Ken and I still laugh-cry every day about our shopping experiences. It is just so different.
I wanted something to read and so we found our way to the english book store. And, of course we chose exactly the wrong day to shop there. It was the Saturday before classes begin, and all the students who attend english institutes buy their books there. The word crowded qualifies as a classic understatement. Ken even refused to go in, but I dragged him. The store is not very big, and much longer than it is wide. The back half of the store was roped off (no idea why). The front half of the store was literally shoulder to shoulder and back to front. I know this sounds like exaggeration, but I promise you it is not. I squeeze and wiggle and push my way to the paperback books looking for Maeve Binchy. I find her!! I claim my square foot of space and look thru her section until I find "The Copper Beach". Meanwhile, thank God, Ken has found the number-ticket machine and taken a number. They are on number 79 and we have number 1,240 (Ok, that is an exaggeration). We wait our turn and when she calls my number I worm my way to the front and hand her my book. I also ask how much another small paperback book that is located behind the counter costs. Many minutes pass. She looks it up. God forbid the price should be actually ON or Under the book. 110 pesos!! Nevermind, I'll just take this. More minutes pass and she produces a computerized 8" x 6" sheet of paper with the name of the book on it. I try to hand her my money, but she directs me to another line. I have no idea why she cannot take the payment - that is just the system. I stand in the payment line. I wait again. At this point we notice the store is thinning out. My turn!! 32 freaking pesos for a paperback book!! This is a lot of money if you live on pesos.
Meanwhile, the reason the store is thinning out, is because it closes early on Saturday. The security man has not only locked the door, but lowered the security gate. The security gate has this little Hobbit door in it that is about 3 feet tall by 18 inches wide. Each customer must bend down and squeeze thru this little door to exit the store. This is common.
One last thing about the book. As I am reading page 24, it ends with the sentence, "Perhaps she thought her daugher Madeleine was intended for something more elevated than workin in .... page 25..."Jesus, you're a stubborn woman". HUH? I look again. OK, now I am on page 153. I assume the pages are out of order. I look for page 153 expecting it to be missing. Nope. Its there. I have pages 153-184 of another book called "Out of the Shadows" by Kay Hooper, and am missing pages 25-56 of "The Copper Beach". Confundas? Try shopping here.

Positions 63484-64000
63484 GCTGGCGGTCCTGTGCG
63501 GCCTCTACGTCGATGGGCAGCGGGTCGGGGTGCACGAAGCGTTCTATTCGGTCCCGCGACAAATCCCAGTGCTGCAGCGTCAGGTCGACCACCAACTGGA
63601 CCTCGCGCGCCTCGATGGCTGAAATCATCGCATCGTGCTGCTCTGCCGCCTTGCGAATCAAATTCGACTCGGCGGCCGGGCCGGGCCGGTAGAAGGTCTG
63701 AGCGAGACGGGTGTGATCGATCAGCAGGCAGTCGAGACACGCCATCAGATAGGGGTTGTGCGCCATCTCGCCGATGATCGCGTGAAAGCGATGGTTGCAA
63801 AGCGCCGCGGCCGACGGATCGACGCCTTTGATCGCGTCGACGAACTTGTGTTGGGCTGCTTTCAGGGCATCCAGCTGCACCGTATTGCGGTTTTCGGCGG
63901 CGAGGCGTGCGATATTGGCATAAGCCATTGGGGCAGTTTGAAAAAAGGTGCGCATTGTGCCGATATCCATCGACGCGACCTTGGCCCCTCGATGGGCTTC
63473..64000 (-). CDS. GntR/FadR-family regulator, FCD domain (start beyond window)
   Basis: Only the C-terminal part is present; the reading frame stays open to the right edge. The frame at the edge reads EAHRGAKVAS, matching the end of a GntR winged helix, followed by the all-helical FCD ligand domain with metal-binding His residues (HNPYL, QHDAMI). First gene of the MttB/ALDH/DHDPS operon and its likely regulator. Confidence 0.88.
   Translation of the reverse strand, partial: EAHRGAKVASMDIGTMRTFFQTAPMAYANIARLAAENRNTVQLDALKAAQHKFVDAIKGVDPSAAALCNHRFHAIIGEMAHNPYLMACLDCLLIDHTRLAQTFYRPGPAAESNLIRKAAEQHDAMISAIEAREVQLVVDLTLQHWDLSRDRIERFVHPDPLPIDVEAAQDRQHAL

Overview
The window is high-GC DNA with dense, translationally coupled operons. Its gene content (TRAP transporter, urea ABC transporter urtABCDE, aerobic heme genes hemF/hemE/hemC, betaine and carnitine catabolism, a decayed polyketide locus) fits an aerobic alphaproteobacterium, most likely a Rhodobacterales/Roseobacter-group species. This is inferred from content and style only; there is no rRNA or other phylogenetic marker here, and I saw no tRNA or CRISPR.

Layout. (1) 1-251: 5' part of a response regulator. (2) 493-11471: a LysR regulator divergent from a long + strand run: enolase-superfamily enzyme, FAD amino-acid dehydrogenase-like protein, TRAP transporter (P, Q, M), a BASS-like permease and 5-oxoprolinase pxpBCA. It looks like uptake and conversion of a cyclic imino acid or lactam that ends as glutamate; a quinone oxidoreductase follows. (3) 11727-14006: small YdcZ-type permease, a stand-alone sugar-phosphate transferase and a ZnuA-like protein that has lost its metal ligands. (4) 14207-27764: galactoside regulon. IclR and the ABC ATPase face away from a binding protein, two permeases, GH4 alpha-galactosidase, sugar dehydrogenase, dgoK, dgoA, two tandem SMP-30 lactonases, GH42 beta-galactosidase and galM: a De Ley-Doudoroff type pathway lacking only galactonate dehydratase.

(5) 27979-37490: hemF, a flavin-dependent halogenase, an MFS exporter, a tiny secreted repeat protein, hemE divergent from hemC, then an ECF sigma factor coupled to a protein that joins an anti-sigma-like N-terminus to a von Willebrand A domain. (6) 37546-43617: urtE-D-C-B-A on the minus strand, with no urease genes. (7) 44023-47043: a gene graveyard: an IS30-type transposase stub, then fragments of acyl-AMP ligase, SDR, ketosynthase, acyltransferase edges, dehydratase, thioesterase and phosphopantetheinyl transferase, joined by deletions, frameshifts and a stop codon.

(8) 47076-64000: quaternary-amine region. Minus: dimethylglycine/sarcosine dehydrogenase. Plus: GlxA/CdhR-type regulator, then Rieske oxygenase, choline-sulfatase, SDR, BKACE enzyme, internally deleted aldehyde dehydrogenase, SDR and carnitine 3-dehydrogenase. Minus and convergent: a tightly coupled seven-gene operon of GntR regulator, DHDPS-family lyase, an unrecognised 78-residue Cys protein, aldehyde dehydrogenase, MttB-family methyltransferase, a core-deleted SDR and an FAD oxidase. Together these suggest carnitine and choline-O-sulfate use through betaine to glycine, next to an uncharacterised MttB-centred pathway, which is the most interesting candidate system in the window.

Now for Ken - -
Here is a picture of Helen and Monica in Córdoba at the neighborhood almacen getting some groceries. Notice that the store is a fortress. Unless you know what they have, you can't buy it. Often we do not know the names for items here, but we can bring them to the counter and buy them anyway--in this case, if you can't ask for it, you can't have it.
I bought some shoes the other day. I was very proud of myself that I could use my Castellano to tell the girl what I wanted and what size and then ask for a different style and size. Then, once i had the right size and style, I began to walk around a bit to see how they felt. "Señor, no puedes." she says. (You can'tdo that). ¿Por qué? I ask. "Porque es sucio. (Because it is dirty), she replies. She tells me I cannot walk in the shoes I want to buy because I will get them dirty! Ana--the woman from whom we rent and whom we like very much--says that many shoe stores have a small length of carpet that customers are welcome to use to tryout the shoe. This store had no such accommodation.
To paraphrase Waylon Jennings: "It 'aint wrong--it's just different."